Wednesday, April 16, 2008

Cell Shape and Polarity - "Being" and "Knowing"

The other day I asked you to "consider the possibility that nature isn't opposed to culture, that biochemistry rivals intellect as a survival tool...," I just received an article from The Scientist that provokes a little further speculation along that line;
Jacobs-Wagner's career started off with a bang when, as a graduate student at the University of Li├Ęge in the early 1990s, she discovered that some bacteria can induce the enzyme beta-lactamase when exposed to antibiotics such cephalosporin, rendering them resistant to these drugs. "It's the physiology that interested me, the physiology I really wanted to understand," she says. "How do bacteria know they are under attack, and how are they able to respond by making protein that inactivates the antibiotics?"[...]Her pioneering studies on the molecular mechanisms underlying cell shape and cell polarity in Caulobacter crescentus, says Errington, "have helped change the way people think about bacteria. Now there's a whole new field of people who are working on bacterial cell biology using the same sorts of approaches used to study eukaryotes.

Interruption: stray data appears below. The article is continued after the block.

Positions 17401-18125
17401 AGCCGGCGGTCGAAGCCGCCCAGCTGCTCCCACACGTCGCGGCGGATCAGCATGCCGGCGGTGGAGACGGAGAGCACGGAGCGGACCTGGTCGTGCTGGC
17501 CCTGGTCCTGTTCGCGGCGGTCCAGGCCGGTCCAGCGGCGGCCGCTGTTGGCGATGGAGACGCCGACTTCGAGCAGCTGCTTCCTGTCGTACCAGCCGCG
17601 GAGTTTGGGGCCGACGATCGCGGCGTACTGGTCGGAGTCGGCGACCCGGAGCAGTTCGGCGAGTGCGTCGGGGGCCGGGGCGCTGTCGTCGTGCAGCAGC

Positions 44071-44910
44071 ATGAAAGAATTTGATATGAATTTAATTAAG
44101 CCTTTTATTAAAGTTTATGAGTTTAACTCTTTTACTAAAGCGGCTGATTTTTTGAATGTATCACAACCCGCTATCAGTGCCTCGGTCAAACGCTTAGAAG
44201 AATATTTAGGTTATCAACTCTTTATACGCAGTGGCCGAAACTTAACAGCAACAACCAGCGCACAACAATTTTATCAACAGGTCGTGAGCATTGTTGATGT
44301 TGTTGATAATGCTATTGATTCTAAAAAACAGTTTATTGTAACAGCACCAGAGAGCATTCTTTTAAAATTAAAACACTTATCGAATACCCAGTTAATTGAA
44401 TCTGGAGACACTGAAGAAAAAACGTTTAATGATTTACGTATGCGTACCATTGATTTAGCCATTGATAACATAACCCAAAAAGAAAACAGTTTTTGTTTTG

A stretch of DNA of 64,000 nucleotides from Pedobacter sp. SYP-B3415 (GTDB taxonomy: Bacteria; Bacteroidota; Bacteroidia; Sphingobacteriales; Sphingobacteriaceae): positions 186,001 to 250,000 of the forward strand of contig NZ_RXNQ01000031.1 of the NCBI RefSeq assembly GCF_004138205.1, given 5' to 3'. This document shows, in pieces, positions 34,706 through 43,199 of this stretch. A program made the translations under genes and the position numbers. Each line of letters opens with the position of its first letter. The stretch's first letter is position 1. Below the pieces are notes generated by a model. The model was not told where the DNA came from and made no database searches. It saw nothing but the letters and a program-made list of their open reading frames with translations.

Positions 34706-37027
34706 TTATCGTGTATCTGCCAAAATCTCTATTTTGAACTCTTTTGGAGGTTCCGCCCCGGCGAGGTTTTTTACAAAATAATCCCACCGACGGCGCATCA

Can bacteria "know" anything? Is this just an instance of bumping up against the descriptive limitations of the language, or as I suspect, does it point to something rather more fundamental about the inseparable nature of "being" and "knowing"?